Presenting Architectural Exhibits

blog, drawing, Events, Exhibits, Uncategorized, visualization 2011/09/12

Ok, so it has been years since I have attended an architecture exhibition. After starting Presenting Architecture and realizing that I needed to be up on the state of everything to do with presenting architecture, attending architecture exhibits went on my to do list. My timing was good with the San Francisco AIA chapter’s Architecture And The City Festival coming up. The first two exhibits I visited within a week of each other were, Architecture of Consequence at the San Francisco AIA gallery, and Reclaim Market Street at the SPUR gallery. Credit should go to the San Francisco AIA and it’s Architecture and the City Festival, well thought out, publicized and full of great content, exhibits and events. Both exhibits were list only entrance for those with the foresight to reserve their spot. What is also worth a mention is that both venues are fairly new and state of the art gallery spaces, refreshing to see such top rate gallery space for architectural related exhibits with full capacity openings.

Interestingly enough each exhibit focused on urban planning solutions, Architecture of Consequence on futuristic conceptual ideas and Reclaim Market Street on ideas for Market street in San Francisco before an upcoming repaving project. The persona of each hosting organization was apparent with the more bookishness of SPUR showing visibly with books accompanying the video screens and a DIY post-it note contribute your ideas space. Architecture of Consequence naturally showcased more architectural design based urban solutions meaning urban design sometimes took a back seat.

Architectural exhibits have always been an experiment in designing presentation boards. A change of pace for an in-house marketing department to show their own design sense away from the day to day client or generic marketing layouts that need to be straightforward. I have to be honest here, that while many an image of mine has been used on presentation boards, knowing my own weakness and boring preferences in this area, I have always left this realm to the more specific professional graphic design types.

Architecture of Consequence based it’s presentation boards on a Mondrian painting geometry (B.131 Composition with Red, Yellow, Black, Blue and Grey), which although interesting in concept and working toward the goal of an integrated exhibit started the firms with a design restraint which is never a good idea and was also disregarded for the most part. This exhibit consisted of boards from the original exhibition Architecture of Consequence – Dutch Designs on the Future with four Bay area architecture firms adding to the exhibit for a local twist. Text on all boards was unreadable at the size printed with tons of text, a bit of editing and readability would have gone far here.  Using the term boards is a bit misleading as each presentation was a vinyl type print adhered directly onto the walls of the gallery resulting in a textured effect that took away from every presentation.  Images were fuzzy on many boards resulting from the wall showing through and most likely low resolution images being enlarged to much.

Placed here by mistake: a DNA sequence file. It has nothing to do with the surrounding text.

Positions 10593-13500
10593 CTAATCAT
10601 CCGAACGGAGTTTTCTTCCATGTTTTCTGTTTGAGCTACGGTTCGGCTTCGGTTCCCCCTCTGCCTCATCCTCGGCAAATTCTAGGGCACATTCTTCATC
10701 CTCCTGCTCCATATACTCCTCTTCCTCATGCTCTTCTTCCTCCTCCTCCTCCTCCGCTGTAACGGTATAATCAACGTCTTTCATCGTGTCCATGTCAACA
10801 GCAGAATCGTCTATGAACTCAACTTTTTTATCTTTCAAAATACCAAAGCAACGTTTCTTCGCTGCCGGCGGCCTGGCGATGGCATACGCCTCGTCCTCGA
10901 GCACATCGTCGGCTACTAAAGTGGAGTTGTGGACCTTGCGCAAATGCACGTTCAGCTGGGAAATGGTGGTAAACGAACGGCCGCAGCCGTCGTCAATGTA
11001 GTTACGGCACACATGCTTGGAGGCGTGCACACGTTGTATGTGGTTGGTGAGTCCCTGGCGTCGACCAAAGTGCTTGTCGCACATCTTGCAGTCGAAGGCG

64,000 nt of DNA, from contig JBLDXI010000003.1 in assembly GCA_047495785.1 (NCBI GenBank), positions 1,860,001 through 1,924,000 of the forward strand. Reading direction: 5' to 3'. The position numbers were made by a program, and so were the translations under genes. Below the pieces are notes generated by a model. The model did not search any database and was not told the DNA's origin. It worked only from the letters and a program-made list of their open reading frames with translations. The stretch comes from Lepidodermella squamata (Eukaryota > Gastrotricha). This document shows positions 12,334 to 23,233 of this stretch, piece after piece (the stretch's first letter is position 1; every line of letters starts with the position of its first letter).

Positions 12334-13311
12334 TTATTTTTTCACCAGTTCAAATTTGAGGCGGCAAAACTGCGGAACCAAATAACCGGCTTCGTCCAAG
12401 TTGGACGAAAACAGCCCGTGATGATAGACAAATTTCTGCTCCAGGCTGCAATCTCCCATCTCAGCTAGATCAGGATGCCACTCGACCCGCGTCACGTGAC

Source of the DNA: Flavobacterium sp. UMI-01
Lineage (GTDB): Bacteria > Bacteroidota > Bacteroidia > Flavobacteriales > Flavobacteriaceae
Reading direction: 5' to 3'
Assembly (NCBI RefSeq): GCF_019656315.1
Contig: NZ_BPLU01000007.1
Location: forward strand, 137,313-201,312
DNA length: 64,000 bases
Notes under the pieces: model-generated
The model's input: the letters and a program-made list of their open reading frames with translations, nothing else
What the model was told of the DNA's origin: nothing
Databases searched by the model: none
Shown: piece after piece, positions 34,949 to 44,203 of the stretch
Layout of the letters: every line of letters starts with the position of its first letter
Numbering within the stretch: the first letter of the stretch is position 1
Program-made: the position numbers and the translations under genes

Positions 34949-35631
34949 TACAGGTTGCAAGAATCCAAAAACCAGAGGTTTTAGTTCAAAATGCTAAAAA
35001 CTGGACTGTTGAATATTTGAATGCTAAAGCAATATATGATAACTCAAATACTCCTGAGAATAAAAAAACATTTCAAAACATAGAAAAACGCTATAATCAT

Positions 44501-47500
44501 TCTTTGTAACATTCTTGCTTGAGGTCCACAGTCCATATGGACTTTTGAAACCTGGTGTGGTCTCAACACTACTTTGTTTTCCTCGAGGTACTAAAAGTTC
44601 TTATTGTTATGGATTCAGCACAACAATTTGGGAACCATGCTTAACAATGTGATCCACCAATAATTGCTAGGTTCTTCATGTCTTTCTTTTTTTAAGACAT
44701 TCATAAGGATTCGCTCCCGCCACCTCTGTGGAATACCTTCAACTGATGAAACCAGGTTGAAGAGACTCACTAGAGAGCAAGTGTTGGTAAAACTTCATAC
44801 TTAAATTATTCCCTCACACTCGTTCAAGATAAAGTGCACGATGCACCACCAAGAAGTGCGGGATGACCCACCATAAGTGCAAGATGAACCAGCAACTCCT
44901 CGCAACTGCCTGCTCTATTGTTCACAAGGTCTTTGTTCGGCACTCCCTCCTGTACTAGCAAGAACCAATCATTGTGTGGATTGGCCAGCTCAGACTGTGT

Reclaim Market Street was designed in a straight forward way with cardboard laser cut stencils for labeling with extremely plain but effective text accompanying a photo tinted to resemble yellow trace. While I am one to always advocate for more images, I felt that the message of the exhibit came forward beautifully and clearly with text overriding imagery. Contrast that to the AIA exhibits fuzzy printed displays and type faces that at largest were unreadable,

Both exhibits are conceptually extremely different with The Architecture of Consequence being highly conceptual and Reclaiming Market street being a community based intervention project. Given this one would think that Architecture of Consequence would have a major edge on the wow factor but with the content of each board being visually impaired and the Reclaiming Market Street exhibit so clear in design and content that it was clearly a better presentation. Visuals aside, both exhibits are totally worth visiting and well worth your time!